“HIV programmes succeed when public health priorities prevail, as experiences in multiple countries test” he stated. In Botswana and Cambodia, evidence-based polices and scaled up responses have paid off in reducing new HIV infections and AIDS-related deaths. Cameroon, Nepal and Zimbabwe have achieved major reductions in new HIV infections due to focused prevention programmes. The number of people on pre-exposure prophylaxis (PrEP) in Latin America has increased by over 55% since 2021, with 10 countries providing PrEP to people from key populations in 2022.
The achievements of the global HIV response have more relevance and impact to the improvements, the strengthened health and community systems underpinning them, bringing benefits that spill over beyond the public health realm and add to progress towards several other Sustainable Development Goals (SDGs) by protecting the lives and livelihoods of millions of people. HIV programmes are shielding them against poverty and food insecurity, enabling them to financially support the schooling of their children, and contributing to the ongoing reduction in deaths in children and maternal mortality
Botswana, Eswatini, Rwanda, the United Republic of Tanzania and Zimbabwe have already achieved the 95–95–95 targets overall,1 and at least 16 other countries (eight in sub-Saharan Africa) are within reach of those targets (Table 1.1). Among the latter are low-income countries such as Malawi, which has targeted improvements and introduced tailored interventions in districts where testing and treatment coverage were lacking. As a result, in 2022 an estimated 94% of people living with HIV in Malawi knew their HIV status, 98% of people who knew their HIV-positive status were receiving antiretroviral therapy, and 94% of people on treatment were virally suppressed. Comparable progress has been made in other regions, with countries such as Cambodia, Denmark and Togo within reach of the 95–95–95 targets.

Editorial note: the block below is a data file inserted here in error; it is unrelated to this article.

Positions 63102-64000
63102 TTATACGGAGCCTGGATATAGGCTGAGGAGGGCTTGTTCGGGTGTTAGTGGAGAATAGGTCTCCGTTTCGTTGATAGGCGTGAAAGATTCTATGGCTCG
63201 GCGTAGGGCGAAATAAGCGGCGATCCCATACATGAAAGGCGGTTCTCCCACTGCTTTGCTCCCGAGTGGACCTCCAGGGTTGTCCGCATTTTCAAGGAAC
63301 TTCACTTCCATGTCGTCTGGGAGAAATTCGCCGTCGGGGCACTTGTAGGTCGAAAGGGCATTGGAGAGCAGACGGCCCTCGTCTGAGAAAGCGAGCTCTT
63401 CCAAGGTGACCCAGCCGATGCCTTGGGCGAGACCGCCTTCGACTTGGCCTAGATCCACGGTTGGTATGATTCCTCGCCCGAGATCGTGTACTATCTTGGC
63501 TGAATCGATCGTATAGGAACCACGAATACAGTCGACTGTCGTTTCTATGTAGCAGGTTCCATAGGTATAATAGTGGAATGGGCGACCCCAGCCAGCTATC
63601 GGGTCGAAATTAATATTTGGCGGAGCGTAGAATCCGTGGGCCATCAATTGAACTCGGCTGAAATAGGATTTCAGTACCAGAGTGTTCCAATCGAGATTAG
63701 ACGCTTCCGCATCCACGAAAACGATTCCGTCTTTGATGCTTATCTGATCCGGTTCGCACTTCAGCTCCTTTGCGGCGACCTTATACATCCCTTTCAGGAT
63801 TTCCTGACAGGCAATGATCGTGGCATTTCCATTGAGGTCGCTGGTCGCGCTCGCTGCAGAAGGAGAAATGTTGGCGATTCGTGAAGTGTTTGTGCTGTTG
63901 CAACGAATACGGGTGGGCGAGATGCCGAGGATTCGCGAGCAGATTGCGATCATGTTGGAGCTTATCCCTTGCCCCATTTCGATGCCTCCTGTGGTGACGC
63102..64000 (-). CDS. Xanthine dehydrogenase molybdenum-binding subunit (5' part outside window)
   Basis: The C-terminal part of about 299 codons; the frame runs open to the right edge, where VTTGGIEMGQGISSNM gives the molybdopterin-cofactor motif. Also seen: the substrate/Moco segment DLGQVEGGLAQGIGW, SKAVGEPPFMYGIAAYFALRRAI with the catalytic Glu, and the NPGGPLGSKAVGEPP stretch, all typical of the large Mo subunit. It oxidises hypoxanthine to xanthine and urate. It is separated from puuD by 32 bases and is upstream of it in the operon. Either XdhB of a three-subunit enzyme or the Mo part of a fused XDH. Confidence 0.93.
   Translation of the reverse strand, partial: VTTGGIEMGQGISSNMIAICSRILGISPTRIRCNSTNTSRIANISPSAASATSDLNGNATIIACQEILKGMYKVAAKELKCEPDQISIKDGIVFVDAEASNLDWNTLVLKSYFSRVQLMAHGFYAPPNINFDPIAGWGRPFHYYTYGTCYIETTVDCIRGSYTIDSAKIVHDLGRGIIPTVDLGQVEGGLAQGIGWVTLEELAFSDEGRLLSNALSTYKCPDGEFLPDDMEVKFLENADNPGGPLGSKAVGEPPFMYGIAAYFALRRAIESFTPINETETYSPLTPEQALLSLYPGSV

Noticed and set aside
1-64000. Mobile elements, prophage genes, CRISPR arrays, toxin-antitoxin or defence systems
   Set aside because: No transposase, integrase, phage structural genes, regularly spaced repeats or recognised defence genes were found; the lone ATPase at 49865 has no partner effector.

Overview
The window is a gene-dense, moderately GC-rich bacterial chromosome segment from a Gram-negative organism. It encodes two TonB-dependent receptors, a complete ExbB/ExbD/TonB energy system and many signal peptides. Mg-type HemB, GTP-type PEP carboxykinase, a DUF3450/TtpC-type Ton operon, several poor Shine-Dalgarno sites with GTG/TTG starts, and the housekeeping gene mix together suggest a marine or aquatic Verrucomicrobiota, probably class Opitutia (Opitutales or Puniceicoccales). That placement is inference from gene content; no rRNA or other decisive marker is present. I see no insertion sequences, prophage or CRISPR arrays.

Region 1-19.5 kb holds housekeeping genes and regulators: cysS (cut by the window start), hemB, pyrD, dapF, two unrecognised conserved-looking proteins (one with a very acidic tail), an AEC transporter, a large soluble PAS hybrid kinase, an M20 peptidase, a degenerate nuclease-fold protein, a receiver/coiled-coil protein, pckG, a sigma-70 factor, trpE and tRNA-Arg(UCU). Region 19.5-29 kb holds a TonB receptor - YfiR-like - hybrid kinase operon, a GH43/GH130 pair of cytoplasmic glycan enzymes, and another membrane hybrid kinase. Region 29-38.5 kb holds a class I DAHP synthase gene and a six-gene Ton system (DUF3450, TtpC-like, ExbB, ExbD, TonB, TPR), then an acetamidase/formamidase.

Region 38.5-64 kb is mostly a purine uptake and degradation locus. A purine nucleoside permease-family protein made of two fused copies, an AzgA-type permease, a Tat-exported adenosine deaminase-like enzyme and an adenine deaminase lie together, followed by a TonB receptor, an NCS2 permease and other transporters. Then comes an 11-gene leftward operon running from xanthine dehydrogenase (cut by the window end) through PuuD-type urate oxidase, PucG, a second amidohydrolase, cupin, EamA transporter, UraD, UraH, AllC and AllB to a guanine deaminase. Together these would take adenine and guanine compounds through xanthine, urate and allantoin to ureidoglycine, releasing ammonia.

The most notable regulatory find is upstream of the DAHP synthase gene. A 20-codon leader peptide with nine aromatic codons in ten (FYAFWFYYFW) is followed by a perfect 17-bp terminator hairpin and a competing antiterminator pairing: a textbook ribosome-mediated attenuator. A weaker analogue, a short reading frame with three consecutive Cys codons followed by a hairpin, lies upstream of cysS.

In order to achieve all the targets, annual funding for PEPFAR has remained largely unchanged over the last decade, PEPFAR continues to have a positive impact on mobilizing growing domestic financing for HIV. In the majority of PEPFAR-supported countries that provided data to UNAIDS, the increase in funding from PEPFAR and the Global Fund triggered an increase in their domestic HIV funding. This is particularly important at a time when overall domestic funding for health and development in low- and middle-income countries is declining.